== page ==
TrickBot, which was once believed to be dead after a major takedown, is back with a vengeance. The creators of the malware have made new enhancements in the malware, which give a sense of upcoming sophisticated attacks on organizations. One such attack trend observed is feared to be from an updated version of TrickBot, named TrickBoot.
TrickBoot bats for TrickBot
- Supermicro and Pulse Secure have issued advisories to warn users about the products that are vulnerable to TrickBoot.
- A new feature added to the abilities of TrickBot can allow attackers to check devices for well-known vulnerabilities that can be exploited to read, write, or erase the UEFI/BIOS firmware.
- While PulseSecure has issued a BIOS patch for its affected products, Supermicro has suggested a workaround as the affected products have reached end-of-life status.
BazarLoader also hunting relentlessly
- Bazar Loader, aka BazarBackdoor, rose to prominence in the absence of TrickBot since its inception in July 2020.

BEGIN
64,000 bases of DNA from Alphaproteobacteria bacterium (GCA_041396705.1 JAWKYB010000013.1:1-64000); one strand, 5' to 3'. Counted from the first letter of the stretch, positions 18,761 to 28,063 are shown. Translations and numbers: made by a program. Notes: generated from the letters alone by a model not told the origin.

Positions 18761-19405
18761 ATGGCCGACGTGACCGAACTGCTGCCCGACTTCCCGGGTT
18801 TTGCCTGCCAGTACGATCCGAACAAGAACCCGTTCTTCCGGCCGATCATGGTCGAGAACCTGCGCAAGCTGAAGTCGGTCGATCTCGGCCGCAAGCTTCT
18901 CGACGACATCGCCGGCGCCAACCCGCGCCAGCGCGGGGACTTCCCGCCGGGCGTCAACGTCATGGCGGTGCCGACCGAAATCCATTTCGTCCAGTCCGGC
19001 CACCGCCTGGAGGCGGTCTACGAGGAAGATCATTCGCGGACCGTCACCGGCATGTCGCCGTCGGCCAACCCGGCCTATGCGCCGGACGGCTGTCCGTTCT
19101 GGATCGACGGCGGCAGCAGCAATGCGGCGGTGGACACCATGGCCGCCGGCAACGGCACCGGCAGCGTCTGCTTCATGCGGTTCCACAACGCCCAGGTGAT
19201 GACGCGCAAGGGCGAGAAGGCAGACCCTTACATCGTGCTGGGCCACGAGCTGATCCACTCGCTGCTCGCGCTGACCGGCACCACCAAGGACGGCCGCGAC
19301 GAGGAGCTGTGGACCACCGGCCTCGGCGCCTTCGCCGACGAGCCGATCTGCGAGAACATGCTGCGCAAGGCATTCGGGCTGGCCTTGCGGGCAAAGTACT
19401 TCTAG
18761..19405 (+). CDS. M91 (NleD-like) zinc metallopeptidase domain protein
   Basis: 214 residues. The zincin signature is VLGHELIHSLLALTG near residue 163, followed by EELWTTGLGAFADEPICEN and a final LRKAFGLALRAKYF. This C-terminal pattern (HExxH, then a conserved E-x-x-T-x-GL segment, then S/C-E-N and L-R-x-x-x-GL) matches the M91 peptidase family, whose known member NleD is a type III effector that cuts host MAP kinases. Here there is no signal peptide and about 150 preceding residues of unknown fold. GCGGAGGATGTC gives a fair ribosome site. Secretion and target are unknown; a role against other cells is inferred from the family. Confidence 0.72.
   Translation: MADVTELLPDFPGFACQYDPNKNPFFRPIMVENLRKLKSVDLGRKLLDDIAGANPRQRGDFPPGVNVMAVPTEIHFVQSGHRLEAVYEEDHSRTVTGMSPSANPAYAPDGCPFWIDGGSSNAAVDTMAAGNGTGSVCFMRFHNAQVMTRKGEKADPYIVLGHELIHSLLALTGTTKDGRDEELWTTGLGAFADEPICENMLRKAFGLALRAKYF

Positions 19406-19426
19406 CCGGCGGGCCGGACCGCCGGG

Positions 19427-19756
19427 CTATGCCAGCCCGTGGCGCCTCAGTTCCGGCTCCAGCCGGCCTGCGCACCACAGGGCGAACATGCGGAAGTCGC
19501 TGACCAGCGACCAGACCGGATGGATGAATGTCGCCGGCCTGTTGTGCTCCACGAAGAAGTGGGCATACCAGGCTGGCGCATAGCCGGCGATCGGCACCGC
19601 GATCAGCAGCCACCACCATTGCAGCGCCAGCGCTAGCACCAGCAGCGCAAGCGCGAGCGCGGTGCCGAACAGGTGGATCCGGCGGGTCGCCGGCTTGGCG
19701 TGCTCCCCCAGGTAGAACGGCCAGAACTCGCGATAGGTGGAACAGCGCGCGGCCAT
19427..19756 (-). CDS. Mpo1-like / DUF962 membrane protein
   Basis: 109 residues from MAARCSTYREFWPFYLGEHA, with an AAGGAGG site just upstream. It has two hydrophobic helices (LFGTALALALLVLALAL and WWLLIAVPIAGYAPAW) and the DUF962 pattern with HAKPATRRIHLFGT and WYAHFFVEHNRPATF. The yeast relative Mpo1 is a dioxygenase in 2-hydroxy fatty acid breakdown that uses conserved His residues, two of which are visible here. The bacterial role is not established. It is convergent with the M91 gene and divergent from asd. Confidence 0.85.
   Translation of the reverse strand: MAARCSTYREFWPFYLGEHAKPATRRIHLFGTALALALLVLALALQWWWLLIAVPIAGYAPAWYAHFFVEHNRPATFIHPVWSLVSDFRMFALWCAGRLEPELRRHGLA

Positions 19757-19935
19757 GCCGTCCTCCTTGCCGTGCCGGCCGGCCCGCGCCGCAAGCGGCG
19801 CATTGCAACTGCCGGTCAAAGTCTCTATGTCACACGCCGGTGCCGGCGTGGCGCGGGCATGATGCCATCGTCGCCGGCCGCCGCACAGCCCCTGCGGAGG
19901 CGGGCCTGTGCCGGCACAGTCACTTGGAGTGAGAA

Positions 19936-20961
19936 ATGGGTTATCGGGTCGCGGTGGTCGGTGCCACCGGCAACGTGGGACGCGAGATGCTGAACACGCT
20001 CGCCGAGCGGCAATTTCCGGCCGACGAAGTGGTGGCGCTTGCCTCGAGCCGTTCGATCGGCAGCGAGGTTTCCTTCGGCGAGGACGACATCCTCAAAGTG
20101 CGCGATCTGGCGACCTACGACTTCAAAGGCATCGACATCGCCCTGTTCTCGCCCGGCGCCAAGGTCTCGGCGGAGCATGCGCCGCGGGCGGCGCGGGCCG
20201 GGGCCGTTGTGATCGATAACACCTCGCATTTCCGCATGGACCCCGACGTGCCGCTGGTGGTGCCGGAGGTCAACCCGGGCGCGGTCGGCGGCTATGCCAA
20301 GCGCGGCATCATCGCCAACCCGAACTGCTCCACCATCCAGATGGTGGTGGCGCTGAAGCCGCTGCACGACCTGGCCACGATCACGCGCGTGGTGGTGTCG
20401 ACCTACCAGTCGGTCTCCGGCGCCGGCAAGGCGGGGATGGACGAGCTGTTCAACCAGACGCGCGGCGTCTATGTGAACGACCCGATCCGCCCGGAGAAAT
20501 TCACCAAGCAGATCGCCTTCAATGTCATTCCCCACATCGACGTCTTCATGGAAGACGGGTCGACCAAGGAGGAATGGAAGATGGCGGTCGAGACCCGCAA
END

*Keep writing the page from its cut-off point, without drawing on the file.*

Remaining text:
- Created by threat actors behind TrickBot, BazarLoader got a makeover last month in terms of its evasion capability. This enabled attackers to remotely access computers while spreading laterally throughout a network.
- Few weeks prior, TrickBot’s creators had distributed a new variant of BazarBackdoor that struck similarities with Conti ransomware. The malware variant was distributed through a malicious Excel file.
Another concerning factor
- Researchers are concerned that the amalgamation of cybercriminal groups can be a potent threat to organizations.
- Several malware gangs have paired up over the past year—such as the FIN6 cybercrime group and the operators of the TrickBot malware—to score more targets under the partnership.
- This as-a-service model has opened doors for cybercriminals to deploy ransomware and many other malware variants through TrickBot trojan.
- The ultimate purpose is to fill criminal skill gaps while driving a thriving cybercriminal economy underground.
‘Where there’s a will, there’s a way.’ Unfortunately, the proverb holds true for even threat actors behind the notorious TrickBot trojan. Even after the takedown of at least 94% of its servers, the trojan has made a big comeback, along with new variants, in less than six months, with the latest attack in January. Security experts explain that legal approaches to handle cyberattackers will always fall short in handling cybercrime groups. These inadequacies will help threat actors, including those behind TrickBot, to stay in the business.